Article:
There is a book by Amaury de Riencourt called The Coming Caesars. The author compared the United States to Rome, Europe to Greece (with the French being the Athenians, and the Germans the Spartans), and the Soviet Union to the Parthians. Reviewing our own history, he compared our Revolution with the Roman ejection of the kings and the establishment of the Republic. He noted that both the American and the Roman Republics had started out as very oligarchical states, but that political power had been gradually extended to the masses. This enabled the rise of powerful demagogues, which converted the old system into a power struggle between different factions that eventually coalesced into the two parties of the Optimates and the Populares (ostensibly the conservative, aristocratic party and the “liberal,” popular party; but really simply two groups vying for personal power)–which in turn led to civil war and the establishment of the empire. De Riencourt felt that something similar was happening in the United States (remember: this was written in the late fifties or early sixties!), but through a slightly different mechanism, since our Constitution had an office the Roman lacked: the presidency. Instead of civil war and institutionalized violence gradually creating a desire among the people for peace and security at any price, demogoguery and the popular desire for security and ease was gradually increasing the power of the presidency to the point where it would soon no longer be one of three equal branches of government, but would be the principal and almost only branch.

    Perhaps, even if one would find many of his comparisons and conclusions faulty, I think his principal argument was more or less correct: the presidency is gradually turning into a species of elected monarchy. I’ll wager that if it were not for the Amendment that limited the holding of the presidency to two terms, Clinton would still be in office.

    However, de Riencourt was wrong in supposing that it was only the chief executive that we had to worry about: not just the presidency, but Congress, the Supreme Court, and the whole apparatus of government, Federal, State, and local, have all increased enormously since the sixties when he wrote. What has gradually evolved in the United States is a form of elected tyranny: we voluntarily vote ourselves new masters at every election–though to a great extent our “democracy” is an illusion, since there is no real choice in an election.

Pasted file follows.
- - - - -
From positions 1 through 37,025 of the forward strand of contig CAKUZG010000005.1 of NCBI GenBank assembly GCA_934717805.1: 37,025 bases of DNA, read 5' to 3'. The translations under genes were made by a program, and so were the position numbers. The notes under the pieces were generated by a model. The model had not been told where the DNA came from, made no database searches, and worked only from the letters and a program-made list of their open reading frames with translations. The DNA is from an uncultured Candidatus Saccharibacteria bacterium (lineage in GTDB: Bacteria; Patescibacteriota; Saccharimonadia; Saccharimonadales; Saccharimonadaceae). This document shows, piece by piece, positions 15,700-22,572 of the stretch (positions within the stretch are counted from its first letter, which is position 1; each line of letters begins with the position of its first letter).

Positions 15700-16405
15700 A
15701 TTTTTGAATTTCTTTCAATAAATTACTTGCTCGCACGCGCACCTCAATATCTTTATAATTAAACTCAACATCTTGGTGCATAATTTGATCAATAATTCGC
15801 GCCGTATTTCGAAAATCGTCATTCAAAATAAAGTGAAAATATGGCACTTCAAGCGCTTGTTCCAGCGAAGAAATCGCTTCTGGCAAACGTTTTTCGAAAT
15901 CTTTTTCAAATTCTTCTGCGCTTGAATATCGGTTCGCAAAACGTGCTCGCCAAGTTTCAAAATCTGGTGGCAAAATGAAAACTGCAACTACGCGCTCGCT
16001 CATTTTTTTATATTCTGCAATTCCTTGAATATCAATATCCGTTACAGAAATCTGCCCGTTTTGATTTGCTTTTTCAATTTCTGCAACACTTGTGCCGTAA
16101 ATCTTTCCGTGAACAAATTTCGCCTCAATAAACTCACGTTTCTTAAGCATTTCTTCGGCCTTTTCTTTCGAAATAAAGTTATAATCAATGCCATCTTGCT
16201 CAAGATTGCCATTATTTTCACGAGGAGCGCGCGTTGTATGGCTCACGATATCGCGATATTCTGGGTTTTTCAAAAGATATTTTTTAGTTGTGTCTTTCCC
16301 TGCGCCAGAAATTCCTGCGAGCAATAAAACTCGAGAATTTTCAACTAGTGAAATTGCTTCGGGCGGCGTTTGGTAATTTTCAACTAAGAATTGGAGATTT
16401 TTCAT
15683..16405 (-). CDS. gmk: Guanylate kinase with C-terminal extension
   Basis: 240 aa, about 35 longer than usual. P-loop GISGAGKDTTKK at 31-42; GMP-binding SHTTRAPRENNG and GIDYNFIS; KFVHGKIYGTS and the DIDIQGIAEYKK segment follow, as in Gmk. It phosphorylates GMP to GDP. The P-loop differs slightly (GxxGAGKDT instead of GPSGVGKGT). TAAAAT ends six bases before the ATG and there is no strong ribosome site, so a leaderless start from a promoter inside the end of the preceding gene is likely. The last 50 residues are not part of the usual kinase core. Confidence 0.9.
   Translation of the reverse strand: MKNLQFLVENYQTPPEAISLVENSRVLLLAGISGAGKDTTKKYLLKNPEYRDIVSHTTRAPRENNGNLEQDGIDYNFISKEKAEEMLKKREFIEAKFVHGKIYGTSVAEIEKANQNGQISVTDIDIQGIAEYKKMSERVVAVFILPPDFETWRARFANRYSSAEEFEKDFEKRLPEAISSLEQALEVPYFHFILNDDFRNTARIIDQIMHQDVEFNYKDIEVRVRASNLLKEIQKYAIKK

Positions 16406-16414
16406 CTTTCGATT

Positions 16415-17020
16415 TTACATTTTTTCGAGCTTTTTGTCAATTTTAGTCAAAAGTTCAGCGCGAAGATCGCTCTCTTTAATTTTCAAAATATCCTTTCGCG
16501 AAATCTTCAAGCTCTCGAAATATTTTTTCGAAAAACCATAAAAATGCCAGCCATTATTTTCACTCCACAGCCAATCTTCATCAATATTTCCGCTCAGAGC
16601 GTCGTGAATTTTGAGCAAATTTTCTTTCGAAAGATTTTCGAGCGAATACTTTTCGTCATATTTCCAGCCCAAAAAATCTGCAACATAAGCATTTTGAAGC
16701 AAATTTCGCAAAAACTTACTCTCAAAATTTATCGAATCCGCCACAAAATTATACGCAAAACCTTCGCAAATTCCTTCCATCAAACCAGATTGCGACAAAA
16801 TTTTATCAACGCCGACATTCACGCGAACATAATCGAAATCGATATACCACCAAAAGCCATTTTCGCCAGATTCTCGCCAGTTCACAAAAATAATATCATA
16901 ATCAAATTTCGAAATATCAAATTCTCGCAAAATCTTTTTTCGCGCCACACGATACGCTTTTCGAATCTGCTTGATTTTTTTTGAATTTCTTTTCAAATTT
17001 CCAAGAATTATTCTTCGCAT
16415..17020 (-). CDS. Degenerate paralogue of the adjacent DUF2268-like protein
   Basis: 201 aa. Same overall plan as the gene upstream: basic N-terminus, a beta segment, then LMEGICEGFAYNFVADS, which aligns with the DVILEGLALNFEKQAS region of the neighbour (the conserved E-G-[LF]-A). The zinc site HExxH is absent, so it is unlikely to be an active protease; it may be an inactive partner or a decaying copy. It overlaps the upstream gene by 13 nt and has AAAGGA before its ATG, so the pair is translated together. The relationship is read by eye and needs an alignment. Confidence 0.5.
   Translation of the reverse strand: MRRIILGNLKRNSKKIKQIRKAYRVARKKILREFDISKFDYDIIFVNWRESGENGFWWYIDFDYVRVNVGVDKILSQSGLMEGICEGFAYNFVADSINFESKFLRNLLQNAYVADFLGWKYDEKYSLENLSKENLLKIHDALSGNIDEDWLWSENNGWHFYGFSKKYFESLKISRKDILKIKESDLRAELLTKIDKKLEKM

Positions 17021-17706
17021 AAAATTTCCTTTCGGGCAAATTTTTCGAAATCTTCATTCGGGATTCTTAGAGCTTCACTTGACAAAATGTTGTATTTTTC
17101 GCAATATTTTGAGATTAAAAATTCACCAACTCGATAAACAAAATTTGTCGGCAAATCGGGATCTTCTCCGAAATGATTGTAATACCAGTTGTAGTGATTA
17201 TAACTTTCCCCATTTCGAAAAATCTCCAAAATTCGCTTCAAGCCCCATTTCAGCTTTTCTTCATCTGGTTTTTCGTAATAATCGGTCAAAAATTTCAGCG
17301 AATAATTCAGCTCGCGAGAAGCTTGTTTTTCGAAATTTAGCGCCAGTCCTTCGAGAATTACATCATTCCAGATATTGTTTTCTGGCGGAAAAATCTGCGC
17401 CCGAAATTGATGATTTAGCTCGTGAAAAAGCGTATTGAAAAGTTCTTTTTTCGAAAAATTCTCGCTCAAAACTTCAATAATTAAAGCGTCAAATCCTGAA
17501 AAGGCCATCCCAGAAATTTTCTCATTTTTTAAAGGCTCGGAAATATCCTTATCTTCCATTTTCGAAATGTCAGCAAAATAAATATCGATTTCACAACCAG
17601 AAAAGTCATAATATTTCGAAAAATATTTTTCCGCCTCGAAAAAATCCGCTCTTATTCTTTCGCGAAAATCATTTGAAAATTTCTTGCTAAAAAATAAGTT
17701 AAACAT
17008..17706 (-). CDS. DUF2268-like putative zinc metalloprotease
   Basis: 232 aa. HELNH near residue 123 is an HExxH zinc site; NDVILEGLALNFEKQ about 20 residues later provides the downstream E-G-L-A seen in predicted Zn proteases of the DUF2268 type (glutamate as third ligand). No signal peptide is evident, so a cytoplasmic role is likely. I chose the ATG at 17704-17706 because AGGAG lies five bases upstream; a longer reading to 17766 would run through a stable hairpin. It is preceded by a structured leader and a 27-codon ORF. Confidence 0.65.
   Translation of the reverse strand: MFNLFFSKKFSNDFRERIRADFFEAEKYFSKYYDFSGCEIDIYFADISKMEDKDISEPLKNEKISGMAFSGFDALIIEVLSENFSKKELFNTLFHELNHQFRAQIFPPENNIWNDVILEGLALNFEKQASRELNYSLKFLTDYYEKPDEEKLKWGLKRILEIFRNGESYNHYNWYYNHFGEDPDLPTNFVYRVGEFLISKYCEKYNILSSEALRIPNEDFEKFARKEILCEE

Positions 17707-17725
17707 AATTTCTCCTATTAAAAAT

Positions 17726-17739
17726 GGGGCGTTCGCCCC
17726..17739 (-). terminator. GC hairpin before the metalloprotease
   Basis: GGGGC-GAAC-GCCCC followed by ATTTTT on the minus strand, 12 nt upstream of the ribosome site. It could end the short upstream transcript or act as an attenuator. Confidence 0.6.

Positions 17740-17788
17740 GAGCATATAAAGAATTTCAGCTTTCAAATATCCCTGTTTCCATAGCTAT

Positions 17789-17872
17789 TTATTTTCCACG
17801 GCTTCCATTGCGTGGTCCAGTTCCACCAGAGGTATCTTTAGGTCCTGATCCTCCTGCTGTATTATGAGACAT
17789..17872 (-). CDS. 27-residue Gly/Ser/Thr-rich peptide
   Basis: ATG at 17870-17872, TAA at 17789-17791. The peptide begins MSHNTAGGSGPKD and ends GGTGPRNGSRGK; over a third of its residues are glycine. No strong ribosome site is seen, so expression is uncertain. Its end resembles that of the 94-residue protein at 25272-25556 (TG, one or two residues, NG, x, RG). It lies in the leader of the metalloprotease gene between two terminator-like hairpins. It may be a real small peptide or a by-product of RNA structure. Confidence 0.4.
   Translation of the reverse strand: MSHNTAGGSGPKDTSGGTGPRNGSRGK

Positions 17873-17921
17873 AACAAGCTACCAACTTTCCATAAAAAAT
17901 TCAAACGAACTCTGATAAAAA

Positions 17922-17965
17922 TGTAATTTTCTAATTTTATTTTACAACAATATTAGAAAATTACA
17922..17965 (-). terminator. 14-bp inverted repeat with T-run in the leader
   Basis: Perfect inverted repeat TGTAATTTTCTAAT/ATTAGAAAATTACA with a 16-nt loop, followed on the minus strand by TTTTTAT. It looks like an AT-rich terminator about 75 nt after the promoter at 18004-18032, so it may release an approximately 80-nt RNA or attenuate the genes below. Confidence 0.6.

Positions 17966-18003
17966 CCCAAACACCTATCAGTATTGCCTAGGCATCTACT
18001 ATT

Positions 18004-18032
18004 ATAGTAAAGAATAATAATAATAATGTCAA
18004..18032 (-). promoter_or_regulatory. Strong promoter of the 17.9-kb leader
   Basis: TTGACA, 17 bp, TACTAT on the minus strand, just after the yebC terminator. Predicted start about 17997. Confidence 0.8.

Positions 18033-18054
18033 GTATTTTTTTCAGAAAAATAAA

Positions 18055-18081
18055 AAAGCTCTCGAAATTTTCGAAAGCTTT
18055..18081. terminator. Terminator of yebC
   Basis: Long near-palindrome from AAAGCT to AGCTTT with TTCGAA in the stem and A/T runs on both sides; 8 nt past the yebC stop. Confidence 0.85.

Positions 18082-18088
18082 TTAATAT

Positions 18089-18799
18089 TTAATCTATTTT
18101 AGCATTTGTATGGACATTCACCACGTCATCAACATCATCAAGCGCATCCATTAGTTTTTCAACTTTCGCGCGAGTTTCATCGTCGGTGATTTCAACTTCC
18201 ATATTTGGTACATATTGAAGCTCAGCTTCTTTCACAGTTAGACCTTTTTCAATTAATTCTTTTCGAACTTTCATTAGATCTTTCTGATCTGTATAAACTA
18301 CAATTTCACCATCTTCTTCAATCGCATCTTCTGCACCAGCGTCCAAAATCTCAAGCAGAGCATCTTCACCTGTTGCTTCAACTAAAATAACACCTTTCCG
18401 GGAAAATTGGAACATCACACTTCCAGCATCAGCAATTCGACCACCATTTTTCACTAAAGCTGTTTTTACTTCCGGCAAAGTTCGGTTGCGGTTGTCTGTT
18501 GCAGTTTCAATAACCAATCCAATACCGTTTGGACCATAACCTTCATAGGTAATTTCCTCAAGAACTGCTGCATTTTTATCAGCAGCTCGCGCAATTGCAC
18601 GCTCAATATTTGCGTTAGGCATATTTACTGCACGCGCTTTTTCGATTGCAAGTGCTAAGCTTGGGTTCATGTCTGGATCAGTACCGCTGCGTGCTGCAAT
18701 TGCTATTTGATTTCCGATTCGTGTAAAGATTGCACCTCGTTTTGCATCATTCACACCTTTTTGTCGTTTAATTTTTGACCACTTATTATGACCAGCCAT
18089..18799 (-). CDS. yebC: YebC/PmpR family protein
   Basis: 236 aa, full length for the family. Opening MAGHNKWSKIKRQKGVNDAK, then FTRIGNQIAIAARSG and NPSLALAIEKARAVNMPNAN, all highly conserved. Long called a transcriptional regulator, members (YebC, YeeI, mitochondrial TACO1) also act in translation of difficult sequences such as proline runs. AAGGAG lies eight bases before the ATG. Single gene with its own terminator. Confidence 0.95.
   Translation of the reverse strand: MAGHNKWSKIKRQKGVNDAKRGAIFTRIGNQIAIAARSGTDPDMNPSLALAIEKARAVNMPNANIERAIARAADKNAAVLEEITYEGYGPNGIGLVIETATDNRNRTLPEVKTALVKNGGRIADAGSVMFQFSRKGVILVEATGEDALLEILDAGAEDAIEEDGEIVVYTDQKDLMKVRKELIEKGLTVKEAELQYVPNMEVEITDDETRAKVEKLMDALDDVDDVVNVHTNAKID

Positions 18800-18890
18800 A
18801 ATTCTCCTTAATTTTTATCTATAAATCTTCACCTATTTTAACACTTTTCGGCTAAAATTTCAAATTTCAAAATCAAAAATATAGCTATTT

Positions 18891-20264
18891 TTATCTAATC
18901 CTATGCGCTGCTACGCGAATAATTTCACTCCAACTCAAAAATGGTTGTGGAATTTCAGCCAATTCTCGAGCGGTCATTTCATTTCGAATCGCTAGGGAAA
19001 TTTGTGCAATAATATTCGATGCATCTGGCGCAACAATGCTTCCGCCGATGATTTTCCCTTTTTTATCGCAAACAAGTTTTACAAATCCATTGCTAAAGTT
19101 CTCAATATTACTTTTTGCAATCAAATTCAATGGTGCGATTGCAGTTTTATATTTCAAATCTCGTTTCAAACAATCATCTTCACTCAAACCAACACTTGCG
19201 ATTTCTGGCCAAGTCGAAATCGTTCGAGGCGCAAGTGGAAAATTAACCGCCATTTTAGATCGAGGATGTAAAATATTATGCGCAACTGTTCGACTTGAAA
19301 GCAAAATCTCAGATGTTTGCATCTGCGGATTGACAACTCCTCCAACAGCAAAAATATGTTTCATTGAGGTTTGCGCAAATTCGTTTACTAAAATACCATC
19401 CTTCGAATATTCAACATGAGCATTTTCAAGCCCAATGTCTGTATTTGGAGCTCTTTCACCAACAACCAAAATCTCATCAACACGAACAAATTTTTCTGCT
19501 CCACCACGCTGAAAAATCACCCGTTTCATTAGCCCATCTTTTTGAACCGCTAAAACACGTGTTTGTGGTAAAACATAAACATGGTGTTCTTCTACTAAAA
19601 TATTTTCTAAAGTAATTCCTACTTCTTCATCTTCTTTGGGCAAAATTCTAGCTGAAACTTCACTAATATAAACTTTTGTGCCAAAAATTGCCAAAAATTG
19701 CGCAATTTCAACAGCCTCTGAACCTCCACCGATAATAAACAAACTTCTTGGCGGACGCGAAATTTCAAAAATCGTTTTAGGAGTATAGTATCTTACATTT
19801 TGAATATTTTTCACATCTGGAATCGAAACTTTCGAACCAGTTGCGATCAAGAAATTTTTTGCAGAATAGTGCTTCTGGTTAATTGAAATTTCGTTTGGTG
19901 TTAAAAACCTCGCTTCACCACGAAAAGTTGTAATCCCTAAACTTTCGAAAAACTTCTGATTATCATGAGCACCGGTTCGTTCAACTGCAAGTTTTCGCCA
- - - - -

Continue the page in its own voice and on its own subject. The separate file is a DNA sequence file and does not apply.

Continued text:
Sounds familiar?

  3. In relation to the roman Optimates, you might find these links interesting

    There appears to be a similar caste restructuring in the US, and I would venture to say in other western nations too.
    The democrats believe it or not, are the aristocratic party, with republicans the party of the masses. A traditional view of the parties is not illuminating at all. After the Lefts long march through the institutions in the 60’s 70’s, they replaced the dying east coast WASP elite with a new Transnational Progressive Bohemian aristocratic class, Mencius Moldbug details this quite well. The Left aren’t the party of the underdog quite the opposite they already are the ruling class. They use racial diversity, multiculturalism and feminism as a mobilise paramilitary for soft pressure on the rest of the native masses. For instance when someone says something politically incorrect, this provide the moment for these paramilitaries to put pressure on institutions for more ‘change’ or ‘equality’.

  4. The big problem with One nation was a lack of guiding philosophy, it was ultimately incoherent and easy pray for an expert conservative politician like John Howard to dismantle.

    I always enjoy telling people that there are more gun deaths now from illegally imported guns from overseas by criminal gangs than there were during the gun buy back scheme. So, if we were honest, we would admit that the entire gun scheme has failed, it has not reduced gun deaths at all. It’s the same with most modern policing, crime in England has increased 50X, from the early 1900, even accounting for per capita. This would be considered a failure.

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  8. Barca says:

    That party still exists? What have they done so far?

  9. birthday girl says:

    Hello friends, good post and analysis at this place, I am actually enjoying these.

  10. Tropical Sun says:

    He even sounds like a snake oil salesman. One could think that the people should see through it, but snake oil salesmen make still good living.

  11. Quick & Furious says:

    It’s really a great and useful piece of info. Please keep us informed like this. Katter is a fraud. Thank you.

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  13. K Prixel says:

    Katter does not wish to see his limitations – he’ll turn out to be a spoiler.